37 episodes

Third Space Thoughts to Policy is the official podcast for the Advancing Education in Muslim Societies (AEMS) program at IIIT, the International Institute of Islamic Thought. The purpose of our podcast (Third Space Thoughts to Policy) is to hear from experts and stakeholders in the field of education policy reform including policy advisors, governmental officials, academics, teachers, and parents. For IIIT's Mapping the Terrain Research Department, education is not just about mastering arithmetic and literacy, but improving community mindedness, moral reasoning, forgiveness, and empathy so that learning is a transformative process improving society as a whole by advancing each individual spiritually, emotionally, and mentally.

Third Space Thoughts to Policy IIIT

    • Religion & Spirituality
    • 5.0 • 2 Ratings

Third Space Thoughts to Policy is the official podcast for the Advancing Education in Muslim Societies (AEMS) program at IIIT, the International Institute of Islamic Thought. The purpose of our podcast (Third Space Thoughts to Policy) is to hear from experts and stakeholders in the field of education policy reform including policy advisors, governmental officials, academics, teachers, and parents. For IIIT's Mapping the Terrain Research Department, education is not just about mastering arithmetic and literacy, but improving community mindedness, moral reasoning, forgiveness, and empathy so that learning is a transformative process improving society as a whole by advancing each individual spiritually, emotionally, and mentally.

    Episode 37 - The Power of Gratitude During the Time of COVID-19 with Meena Srinivasan

    Episode 37 - The Power of Gratitude During the Time of COVID-19 with Meena Srinivasan

    Join Amina as she interviews Ms. Meena Srinivasan, an expert on gratitude.

    Meena goes over key strategies folks can use to cultivate gratitude, even during a challenging time like the one we are currently facing. Ms. Srinivasan goes over the most important steps we need to take when we feel discouraged and stuck, especially now in the COVID-19 era.

    She also explains how she defines gratitude and mindfulness in her work, which are very trendy terms these days. Meena also explains how to teach gratitude to various age groups, from children to adults. Ms. Srinivasan also talks about her book, "Teach, Breathe, Learn: Mindfulness In and Out of the Classroom", and different techniques for cultivating loving-kindness, gratitude and greater human connection.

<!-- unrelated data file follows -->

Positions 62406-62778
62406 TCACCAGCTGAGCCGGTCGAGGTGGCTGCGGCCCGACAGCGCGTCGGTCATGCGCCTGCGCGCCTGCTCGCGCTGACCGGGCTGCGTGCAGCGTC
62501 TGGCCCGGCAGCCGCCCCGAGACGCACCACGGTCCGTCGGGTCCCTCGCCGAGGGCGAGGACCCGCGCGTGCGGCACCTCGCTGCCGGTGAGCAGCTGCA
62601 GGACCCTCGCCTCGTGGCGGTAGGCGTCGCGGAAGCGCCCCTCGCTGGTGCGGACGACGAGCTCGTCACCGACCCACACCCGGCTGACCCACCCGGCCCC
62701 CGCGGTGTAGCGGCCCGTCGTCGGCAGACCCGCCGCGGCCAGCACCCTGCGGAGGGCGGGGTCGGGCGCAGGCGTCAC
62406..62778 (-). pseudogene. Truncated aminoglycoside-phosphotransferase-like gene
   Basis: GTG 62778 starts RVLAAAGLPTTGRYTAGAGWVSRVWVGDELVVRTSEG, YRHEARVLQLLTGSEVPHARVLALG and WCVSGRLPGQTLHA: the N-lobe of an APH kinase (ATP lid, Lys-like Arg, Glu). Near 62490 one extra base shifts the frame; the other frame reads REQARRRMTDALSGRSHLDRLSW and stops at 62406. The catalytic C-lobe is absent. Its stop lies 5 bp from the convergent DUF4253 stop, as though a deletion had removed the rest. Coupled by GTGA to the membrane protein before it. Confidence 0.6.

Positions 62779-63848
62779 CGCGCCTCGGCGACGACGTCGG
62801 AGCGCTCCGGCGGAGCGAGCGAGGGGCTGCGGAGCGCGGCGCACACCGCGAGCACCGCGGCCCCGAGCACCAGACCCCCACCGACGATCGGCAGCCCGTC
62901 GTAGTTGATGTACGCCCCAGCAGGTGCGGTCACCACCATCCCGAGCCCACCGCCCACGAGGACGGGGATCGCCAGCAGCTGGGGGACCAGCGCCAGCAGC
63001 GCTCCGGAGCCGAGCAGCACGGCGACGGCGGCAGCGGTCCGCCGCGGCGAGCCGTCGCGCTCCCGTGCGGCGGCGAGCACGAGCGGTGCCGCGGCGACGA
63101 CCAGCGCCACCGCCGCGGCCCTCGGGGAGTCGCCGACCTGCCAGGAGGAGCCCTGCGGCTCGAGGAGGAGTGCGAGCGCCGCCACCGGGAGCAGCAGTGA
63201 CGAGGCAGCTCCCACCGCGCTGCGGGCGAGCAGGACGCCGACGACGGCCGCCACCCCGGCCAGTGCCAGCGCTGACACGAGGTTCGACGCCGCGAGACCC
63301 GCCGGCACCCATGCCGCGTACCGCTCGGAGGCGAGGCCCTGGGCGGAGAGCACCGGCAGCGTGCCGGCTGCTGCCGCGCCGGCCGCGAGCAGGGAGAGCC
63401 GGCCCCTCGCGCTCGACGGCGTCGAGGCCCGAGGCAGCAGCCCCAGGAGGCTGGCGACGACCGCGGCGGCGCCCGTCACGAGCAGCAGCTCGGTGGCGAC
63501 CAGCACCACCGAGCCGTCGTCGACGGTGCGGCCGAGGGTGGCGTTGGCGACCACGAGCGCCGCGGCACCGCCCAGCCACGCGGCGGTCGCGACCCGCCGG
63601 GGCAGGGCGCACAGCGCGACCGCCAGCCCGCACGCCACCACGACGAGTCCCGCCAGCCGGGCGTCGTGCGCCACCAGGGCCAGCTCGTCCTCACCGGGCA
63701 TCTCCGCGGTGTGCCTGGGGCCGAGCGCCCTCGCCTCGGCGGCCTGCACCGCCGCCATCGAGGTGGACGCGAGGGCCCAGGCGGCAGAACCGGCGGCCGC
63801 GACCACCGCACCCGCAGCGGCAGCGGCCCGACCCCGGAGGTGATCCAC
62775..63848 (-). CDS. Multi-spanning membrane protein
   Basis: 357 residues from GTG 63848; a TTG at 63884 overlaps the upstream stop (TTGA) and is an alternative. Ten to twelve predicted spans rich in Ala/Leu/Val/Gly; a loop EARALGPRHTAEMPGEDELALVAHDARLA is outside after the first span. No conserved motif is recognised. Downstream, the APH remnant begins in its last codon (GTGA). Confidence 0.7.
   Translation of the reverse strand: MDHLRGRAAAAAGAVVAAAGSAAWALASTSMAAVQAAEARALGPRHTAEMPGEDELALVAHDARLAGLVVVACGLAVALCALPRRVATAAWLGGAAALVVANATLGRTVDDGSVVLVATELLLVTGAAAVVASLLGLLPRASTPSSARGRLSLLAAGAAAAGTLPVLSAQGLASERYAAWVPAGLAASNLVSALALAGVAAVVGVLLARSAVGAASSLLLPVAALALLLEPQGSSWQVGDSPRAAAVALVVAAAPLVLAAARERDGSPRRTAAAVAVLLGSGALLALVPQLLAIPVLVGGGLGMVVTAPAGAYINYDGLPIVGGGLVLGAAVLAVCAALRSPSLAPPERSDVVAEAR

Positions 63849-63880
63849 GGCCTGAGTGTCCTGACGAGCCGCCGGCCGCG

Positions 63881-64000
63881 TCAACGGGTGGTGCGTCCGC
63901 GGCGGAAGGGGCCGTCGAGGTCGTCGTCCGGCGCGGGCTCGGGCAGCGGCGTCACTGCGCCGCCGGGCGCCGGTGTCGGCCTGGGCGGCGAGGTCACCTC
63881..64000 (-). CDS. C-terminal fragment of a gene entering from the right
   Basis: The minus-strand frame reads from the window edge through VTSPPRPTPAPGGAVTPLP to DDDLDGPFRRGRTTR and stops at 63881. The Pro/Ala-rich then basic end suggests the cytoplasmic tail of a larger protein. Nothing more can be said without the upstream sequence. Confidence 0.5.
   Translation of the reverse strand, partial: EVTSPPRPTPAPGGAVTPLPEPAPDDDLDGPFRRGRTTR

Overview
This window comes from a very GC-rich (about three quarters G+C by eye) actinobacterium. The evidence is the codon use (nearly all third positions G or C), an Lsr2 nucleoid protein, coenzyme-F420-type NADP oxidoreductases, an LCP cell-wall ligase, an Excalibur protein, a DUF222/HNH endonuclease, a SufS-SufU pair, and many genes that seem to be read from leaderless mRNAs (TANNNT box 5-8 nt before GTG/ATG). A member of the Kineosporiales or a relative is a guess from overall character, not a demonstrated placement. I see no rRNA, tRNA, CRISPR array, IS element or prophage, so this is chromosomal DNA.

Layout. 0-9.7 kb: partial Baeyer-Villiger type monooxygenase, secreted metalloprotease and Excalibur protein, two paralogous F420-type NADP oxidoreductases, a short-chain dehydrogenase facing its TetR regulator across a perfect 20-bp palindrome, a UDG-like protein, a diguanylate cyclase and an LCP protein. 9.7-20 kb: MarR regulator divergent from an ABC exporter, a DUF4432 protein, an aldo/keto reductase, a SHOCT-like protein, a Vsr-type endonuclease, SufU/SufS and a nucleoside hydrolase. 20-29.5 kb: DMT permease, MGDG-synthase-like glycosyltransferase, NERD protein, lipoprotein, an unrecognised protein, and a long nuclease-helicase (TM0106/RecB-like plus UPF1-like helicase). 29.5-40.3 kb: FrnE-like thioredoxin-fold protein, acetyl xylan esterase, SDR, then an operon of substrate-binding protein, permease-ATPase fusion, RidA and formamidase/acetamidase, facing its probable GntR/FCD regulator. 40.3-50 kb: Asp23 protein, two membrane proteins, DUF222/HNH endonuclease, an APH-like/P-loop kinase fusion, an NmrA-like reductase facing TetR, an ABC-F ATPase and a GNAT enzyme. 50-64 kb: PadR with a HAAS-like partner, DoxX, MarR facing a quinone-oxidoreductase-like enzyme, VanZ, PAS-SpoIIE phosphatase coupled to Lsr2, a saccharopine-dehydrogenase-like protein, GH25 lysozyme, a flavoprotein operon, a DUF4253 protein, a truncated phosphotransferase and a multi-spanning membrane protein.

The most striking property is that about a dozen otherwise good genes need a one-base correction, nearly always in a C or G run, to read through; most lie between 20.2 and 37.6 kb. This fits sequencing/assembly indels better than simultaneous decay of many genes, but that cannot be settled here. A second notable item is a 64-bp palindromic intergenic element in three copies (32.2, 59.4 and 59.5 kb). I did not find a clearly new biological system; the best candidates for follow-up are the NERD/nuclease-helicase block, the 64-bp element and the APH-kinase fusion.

Meena Srinivasan, MA, National Board Certified Teacher, is a South Asian-American edupreneur with deep expertise in the fields of Social and Emotional Learning (SEL) and Mindfulness in Education. She is the Founding Executive Director of Transformative Educational Leadership (TEL), an empowering, racially and culturally diverse, compassion-centered, innovative program for educational leaders who are called to integrate mindfulness-based, social, emotional, academic and ethical learning into schools and school systems. Prior to this role she spent five and a half years working in partnership with the Collaborative for Academic, Social and Emotional Learning (CASEL) to implement SEL system-wide in the Oakland Unified School District. Meena has taught and led in a variety of school settings (public, private, urban, international) and is the creator of the SEL Every Day online courses, author of Teach, Breathe, Learn: Mindfulness In and Out of the Classroom and SEL Every Day: Integrating SEL with Instruction in Secondary Classrooms which was chosen as one of 2019’s Favorite Books for Educators by the Greater Good Science Center at UC Berkeley.

    Episode 36 - The Complexity and Importance of Empathy with Dr. Carolyn Zahn-Waxler (Part 2)

    Episode 36 - The Complexity and Importance of Empathy with Dr. Carolyn Zahn-Waxler (Part 2)

    Join Amina as she interviews Dr. Carolyn Zahn-Waxler on the complexity and importance of empathy. Empathy has come up a few times before earlier this season, but during this interview, we will take an even deeper diver into the concept.

    In part 2 of this interview, Dr. Carolyn Zahn-Waxler discusses the importance of empathy in good leadership, the role of culture, the impact conflict situations and sociopolitical conditions can have on the ability to have concern for others, what inspired her to pursue researching this concept further, and much more.

    Throughout her career, Dr. Zahn-Waxler has studied the origins and development of empathy and caring behaviors beginning in the first years of life. These longitudinal studies have focused on the role of genes, temperament, family life and socialization experiences that foster or impede compassion and altruism in children. She has also conducted longitudinal studies on the role of emotion in the development of psychopathology in adolescents, as well as risk and protective factors in the development of conduct problems. She has written about the intergenerational transmission of depression from mothers to daughters from a personal perspective. She served on the Task Force on women and depression for the Lt. Governor of Wisconsin and works to de-stigmatize mental illness. Dr. Zahn-Waxler is currently interested in translational questions, for example, how scientific advances can inform the development of practices and interventions that foster kindness, altruism and positive emotions in children.